By Georgia Kral
Earlier this summer, the State Department of Transportation closed the Hamilton Avenue Pedestrian Bridge, which links Red Hook and Carroll Gardens, for repairs. The DOT alerted residents, elected officials and community leaders only days before the closure.
According to Craig Hammerman, District Manager of Community Board 6, the short notice was only one aggravating aspect of the way the state handled the bridge closing. Hammerman said the community had long offered solutions to problems with the pedestrian bridge, and had received little if any response.
“We were completely caught off guard by this sudden news from your department,” he wrote in a letter to State DOT Commissioner Joan McDonald. “It is frustrating to think that the State of New York will be investing hundreds of thousands if not millions of scarce tax-payer dollars into a band-aid approach to improve the condition of this pedestrian bridge, while associated problems that have vexed this community for too long continue to go unaddressed.”
Issues include safety, the bridge has long been considered a "convenient way for perpetrators while in the commission of crimes to evade capture, according to Hammerman, and basic maintenance.
Hammerman’s letter, along with feedback from the community, prompted State Senator Daniel Squadron to host a meeting with the interested parties, from the DOT to community leaders including Maria Pagano of the Carroll Gardens Neighborhood Association.
At the meeting, the DOT agreed to work with the community on making sure people who use the bridge on a daily basis, including school children who attend the Brooklyn School for Collaborative Studies and the Brooklyn New School on Henry Street, are aware of safe detours.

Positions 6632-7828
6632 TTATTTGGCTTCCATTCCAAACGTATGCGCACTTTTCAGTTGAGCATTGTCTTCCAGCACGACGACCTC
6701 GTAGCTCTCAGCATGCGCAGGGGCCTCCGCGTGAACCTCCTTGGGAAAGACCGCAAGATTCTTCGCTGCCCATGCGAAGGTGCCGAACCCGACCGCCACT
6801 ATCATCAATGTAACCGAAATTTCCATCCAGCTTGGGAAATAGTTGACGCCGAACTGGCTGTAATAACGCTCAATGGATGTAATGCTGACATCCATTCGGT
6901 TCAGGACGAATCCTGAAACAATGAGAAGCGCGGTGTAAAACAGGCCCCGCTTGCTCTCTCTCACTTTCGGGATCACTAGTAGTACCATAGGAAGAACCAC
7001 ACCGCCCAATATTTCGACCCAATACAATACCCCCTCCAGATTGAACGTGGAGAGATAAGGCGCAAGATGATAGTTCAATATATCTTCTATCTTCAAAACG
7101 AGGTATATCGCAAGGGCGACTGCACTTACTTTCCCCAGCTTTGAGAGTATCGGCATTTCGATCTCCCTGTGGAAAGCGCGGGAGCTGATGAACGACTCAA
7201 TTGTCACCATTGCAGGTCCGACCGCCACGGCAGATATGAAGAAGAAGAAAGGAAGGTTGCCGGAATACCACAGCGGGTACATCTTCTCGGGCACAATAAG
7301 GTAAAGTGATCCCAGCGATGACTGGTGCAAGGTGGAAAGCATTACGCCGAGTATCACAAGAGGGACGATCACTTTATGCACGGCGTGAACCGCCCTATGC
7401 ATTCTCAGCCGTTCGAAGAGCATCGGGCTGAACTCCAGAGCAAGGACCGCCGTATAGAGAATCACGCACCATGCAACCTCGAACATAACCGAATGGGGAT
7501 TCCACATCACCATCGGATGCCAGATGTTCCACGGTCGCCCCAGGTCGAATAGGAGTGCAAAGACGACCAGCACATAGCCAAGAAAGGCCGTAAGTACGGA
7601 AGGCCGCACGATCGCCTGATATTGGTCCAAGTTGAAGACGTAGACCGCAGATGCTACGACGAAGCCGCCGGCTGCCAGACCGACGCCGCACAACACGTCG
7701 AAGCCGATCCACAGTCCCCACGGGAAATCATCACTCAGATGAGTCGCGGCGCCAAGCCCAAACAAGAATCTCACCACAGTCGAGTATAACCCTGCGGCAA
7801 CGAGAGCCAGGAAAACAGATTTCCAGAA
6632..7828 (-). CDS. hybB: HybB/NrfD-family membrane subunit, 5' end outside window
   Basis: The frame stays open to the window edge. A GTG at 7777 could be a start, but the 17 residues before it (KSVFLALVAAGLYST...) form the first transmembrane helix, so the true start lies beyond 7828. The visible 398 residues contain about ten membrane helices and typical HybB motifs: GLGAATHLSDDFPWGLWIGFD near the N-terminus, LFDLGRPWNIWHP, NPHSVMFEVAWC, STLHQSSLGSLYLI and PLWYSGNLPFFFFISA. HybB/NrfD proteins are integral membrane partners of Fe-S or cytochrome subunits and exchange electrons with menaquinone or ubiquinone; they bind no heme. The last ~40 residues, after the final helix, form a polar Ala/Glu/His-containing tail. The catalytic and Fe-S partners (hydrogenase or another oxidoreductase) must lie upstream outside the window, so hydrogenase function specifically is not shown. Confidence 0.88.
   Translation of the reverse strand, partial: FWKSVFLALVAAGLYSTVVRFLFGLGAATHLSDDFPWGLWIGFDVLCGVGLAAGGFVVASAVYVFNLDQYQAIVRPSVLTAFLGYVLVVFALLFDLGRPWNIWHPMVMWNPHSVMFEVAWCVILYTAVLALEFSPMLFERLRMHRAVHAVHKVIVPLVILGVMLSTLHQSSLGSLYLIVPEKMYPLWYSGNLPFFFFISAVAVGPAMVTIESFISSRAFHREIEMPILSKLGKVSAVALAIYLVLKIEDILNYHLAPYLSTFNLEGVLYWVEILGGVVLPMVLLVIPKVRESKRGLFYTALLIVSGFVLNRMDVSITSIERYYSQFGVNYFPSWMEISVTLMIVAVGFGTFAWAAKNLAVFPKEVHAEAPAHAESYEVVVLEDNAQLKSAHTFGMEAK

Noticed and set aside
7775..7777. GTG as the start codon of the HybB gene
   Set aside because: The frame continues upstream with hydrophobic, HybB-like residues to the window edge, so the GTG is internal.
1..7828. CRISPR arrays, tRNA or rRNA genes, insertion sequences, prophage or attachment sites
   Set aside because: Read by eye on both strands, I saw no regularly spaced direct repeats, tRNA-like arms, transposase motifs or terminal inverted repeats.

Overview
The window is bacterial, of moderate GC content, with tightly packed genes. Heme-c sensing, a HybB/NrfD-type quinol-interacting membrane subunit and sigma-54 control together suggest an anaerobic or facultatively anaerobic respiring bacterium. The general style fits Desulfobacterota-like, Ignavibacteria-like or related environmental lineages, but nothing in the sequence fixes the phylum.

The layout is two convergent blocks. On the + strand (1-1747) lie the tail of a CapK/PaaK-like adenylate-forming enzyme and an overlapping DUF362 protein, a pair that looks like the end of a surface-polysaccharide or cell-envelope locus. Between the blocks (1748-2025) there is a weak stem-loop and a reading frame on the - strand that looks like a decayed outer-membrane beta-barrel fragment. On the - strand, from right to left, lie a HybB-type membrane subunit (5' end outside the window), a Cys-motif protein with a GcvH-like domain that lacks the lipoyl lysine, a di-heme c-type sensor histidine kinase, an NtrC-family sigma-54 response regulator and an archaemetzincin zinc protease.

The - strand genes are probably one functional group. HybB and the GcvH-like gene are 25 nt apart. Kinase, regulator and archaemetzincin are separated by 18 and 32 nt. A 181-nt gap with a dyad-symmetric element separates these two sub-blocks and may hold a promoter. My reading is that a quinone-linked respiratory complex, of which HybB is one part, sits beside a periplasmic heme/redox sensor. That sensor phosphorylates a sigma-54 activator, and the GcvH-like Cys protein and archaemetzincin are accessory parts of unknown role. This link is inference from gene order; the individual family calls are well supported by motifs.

"The Hamilton Ave Bridge construction raised legitimate concerns about safety -- for the community at large and for students as they travel to and from school," said Squadron.
A flyer is being created by the DOT that will be distributed to the local schools.
It is being developed “so that the public who relied on the bridge...would have more guidance on how to safely navigate pedestrian detour routes,” Hammerman wrote in an email.
“We really want them to have flyers available in anticipation of the start of the school year,” he added.
State DOT spokesperson Adam Levine said the reason the community was alerted to the closure at the last minute was because the bridge was originally slated to be repaired in 2014.
"Recent inspections of the bridge detected more severe deterioration than initially thought, and the concern was that, following two harsh winters in a row, a third bad winter could force a long-term or emergency closure," he said.
And while this is a move in the right direction, Hammerman is still concerned with what he says is DOT's disregard for the community.
It's unfortunate that the State [DOT] went ahead with this project without talking to the affected community because many of the issues we raised were foreseeable and should have been included in the planning process," he wrote in an email. "If they continue to plan projects in isolation, I can imagine a series of nightmares coming our way in the future."